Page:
Sisko thought about it a minute and said: “He forgot. On Ibogaine he will remember again.”

Josien Harms re-counted how she became re-addicted to heroin in another tape made in February, ’91, during that later round of treatments:

“The Ibogaine gives you a feeling that you want to use your brain. You want to be occupied. You want to do things. After Ibogaine, it really gives you a sense like Wow–what possibilities you have, and with heroin, it’s just not possible. It puts some grip on your brain, and you’re not able to use your brain fully. Maybe four months after I had taken the Ibogaine, I tried it one time and I thought, “Oh yeah, now I remember why I”m don’t want to use any more.” But somehow, I just tried it a few times, and six months after I took the Ibogaine I was back on, using daily again. I thought I had it under control, and that I could do that . Just take it once in a while. And now, if I do the Ibogaine again, I don’t want to play around with it any more. I don’t want to try, even try, if I can do that–to use once in a while. I just want to stay away from it this time. It costs too much mone y. And it’s just not nice.”

So even though it’s not a perfect cure, through a kind of Ibogaine learning curve the possibility of freedom exists for each individual. Because through Ibogaine, unlike the ordinary addict, they have learned how to quit–later, without Ibogaine.

What is more, information made availble during the experience may lay around, and then, under the stimulus of a disinhibit ing situation, snap into focus months afterward.

During the spring of 1991 an ex-Israeli Army medic who was working with Sisko and Howard, named Boaz Wachtel, succeeded in wheedling a treament for his cigarette addiction. The treatment worked; but on Ibogaine Boaz experienced being present, 4,000 years earlier, at the offering of the Tablets, and then wandering in the desert for 40 years.

In August of ’91, when Bob Sisko re-treated himself because his drinking had gotten too heavy again, Bwiti instructed him to go to a certain schul on East First Street. There he met someone with contacts in Czechoslovakia and access to an investment hous e with several million dollars to invest. The clinic in Prague didn’t work out; the new Czech government was too beholden to Bush and James Baker to grant approval, but soon after the initial contact in the schul, in the Lower East Side apartment of the Czech contact, Boaz experienced one of those moments where everything seems to re-arrange –and information made available to him months before, on the Ibogaine–snapped into focus.

They were talking about a tank ditch on the Golan, between Israel and Syria, when Boaz remembered a fragment from his visions: the greening of Israel, Syria, Palestine, Jordan, even Saudi Arabia by bringing water down from lakes in Eastern Turkey vi a a series acqueducts. A review of elevation maps showed it was eminently feasible. Boaz credits Ibogaine for strengthening his conviction to act on the vision, the sense that peace in that particular corner of the world remains
somehow essential in the design of things. He went to work, and today his water-for-peace plan forms one of the few really solid bases for peace negotiations. The region has dangerously depleted its aquifers; everyone in the area needs an agreement tha t will let them share in the potential water from the north, if agreement with Syria can be reached.

One night not long after Boaz first got his Great New Idea, after he was done explaining how he felt it related to his Ibogaine experience, Sisko conceded that his own recent re-treatment “really refreshed my memories of the first time I did it. The reality of it. When you don’t do it for awhile, you really forget what it’s like. Did you know that I traveled anywhere in the world in a blink of an eye? It was like Astral Projection.”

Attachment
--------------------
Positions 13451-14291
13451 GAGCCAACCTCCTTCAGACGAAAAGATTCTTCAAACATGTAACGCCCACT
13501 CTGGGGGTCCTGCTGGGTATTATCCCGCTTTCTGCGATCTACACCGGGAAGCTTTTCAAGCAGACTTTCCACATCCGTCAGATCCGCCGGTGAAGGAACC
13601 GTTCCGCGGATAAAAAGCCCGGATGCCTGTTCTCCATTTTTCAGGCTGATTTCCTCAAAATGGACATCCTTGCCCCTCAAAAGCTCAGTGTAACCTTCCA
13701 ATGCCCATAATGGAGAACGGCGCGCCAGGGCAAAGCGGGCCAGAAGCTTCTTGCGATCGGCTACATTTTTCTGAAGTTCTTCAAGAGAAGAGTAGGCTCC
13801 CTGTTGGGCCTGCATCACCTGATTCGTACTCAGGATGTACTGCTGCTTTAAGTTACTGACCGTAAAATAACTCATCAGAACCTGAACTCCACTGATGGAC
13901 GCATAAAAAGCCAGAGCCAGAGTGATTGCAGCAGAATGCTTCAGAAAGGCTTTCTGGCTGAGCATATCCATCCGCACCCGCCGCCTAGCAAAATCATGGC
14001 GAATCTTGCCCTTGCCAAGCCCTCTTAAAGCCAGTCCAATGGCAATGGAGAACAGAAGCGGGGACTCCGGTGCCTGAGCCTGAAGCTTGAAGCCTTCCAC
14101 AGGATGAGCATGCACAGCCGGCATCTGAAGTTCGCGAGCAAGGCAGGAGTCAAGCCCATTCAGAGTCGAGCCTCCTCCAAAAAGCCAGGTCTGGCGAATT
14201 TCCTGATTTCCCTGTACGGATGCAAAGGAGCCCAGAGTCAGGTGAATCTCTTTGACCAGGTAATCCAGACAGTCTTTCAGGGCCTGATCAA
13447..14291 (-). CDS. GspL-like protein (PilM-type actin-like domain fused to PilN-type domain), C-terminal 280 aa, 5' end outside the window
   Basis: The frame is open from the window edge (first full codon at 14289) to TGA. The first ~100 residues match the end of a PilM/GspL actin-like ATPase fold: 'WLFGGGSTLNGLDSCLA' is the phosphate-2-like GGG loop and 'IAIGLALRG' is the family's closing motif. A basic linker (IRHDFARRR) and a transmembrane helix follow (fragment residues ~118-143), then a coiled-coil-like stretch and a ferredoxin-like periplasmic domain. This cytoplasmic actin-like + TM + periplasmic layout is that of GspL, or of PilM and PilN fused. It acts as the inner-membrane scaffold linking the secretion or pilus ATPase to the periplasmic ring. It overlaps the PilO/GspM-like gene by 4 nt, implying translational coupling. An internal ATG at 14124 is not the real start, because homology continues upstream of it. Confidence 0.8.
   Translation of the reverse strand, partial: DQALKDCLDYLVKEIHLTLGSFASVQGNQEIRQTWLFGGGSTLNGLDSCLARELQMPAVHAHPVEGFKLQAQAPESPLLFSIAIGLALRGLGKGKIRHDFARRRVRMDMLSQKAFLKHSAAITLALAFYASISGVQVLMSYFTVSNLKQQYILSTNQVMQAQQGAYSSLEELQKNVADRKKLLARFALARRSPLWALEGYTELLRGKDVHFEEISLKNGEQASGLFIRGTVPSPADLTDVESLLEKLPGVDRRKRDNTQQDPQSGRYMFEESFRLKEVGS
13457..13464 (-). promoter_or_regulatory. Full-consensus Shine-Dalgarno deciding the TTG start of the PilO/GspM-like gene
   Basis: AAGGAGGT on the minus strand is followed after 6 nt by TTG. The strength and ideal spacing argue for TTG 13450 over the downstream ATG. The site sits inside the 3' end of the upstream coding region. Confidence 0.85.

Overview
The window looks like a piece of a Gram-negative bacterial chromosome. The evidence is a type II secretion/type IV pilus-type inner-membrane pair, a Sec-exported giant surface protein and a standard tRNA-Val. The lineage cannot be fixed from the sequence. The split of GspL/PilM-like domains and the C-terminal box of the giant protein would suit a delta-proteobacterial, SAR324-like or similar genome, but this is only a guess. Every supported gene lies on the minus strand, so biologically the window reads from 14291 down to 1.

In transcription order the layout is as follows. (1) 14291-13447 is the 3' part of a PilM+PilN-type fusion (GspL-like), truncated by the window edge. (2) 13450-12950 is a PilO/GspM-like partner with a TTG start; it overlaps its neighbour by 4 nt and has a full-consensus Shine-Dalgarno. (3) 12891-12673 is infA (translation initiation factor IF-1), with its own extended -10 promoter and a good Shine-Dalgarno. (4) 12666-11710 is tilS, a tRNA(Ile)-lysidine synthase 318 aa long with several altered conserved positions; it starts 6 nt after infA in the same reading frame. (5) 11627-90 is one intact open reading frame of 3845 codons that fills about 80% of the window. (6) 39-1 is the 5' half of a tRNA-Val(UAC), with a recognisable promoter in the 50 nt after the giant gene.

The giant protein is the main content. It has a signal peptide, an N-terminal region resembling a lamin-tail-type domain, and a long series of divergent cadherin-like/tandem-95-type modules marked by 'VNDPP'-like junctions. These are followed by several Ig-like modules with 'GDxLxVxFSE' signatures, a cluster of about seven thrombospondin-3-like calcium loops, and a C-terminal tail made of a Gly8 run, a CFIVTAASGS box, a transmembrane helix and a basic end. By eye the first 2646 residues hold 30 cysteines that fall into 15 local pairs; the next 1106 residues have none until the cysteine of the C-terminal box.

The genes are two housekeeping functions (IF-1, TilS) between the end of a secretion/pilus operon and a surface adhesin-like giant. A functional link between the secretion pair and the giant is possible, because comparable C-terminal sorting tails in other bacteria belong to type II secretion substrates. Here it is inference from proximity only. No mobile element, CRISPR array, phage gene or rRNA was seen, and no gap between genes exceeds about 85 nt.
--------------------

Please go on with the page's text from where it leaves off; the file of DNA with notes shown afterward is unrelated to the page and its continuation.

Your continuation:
He went on to speculate that the effect may be somewhat dependent on place. Sisko wants to take Ibogaine at MT. Sinai, to see if he might be able to talk to Moishe Rebbineu. After another six months or so, he told Dana about a story from Numbers, Chapter 12, Verses 1-16, about Moses and Moses’ sister, a story Jews are supposed to study once a year.

“It really supports the idea that dreaming was the usual medium for religious experience and prophecies,” said Sisko.

Moses was married to an Ethiopian — a Black woman. And Miriam, his sister, and Aaron started making a stink, saying “Hath the Lord indeed spoken only with Moses? Hath He not spoke also with us?” — Sisko paused for dramatic effect — “And the Lord heard it.”

So God called Moses, Aaron, Miriam to the Meeting Tent, and descended on a pillar of cloud and said, “If there be a prophet among you, I the Lord do make myself knwn unto him in a vision, I do speak with in a dream.

“My servant Moses is not so; he is trusted in all My house; with him I do speak mouth to mouth, even manifestly, and not in dark speeches; and the similitude of the Lord doth he behold” — in other words I talk to this guy face to face, not in dreams at night like any run-of-the-mill Prophet.

Then God said, in effect:”You have grievously hassled my Man, Moses. You want White? I’ll give you White.”

Ande he turned Miriam into a leper. But because God is merciful, after a week He turned her back.

“Jews don’t talk about this story a lot,” Sisko said, “because it involves racism, even though Miriam’s primary offense was to undermine the Project, by dissing Moses.”

“But the story seems to say God is against racism. That he views it as spiritual leprosy.”

Since his second treatment, Sisko religiously dons his skull-cap and marches over to schul every Friday night. He is unavailable on Saturdays. He wants to go take Ibogaine on Mt. Sinai. He wants to see if he can talk to Moishe Rebbineu. But even with out that, his gadfly role, hassling the feds for proceding so ponderously with Ibogaine development, is in the highest tradition of confronting a complacent,Pharonic authority, and speaking truth to power.

He hasn’t smoked a cigarette in five and a half years.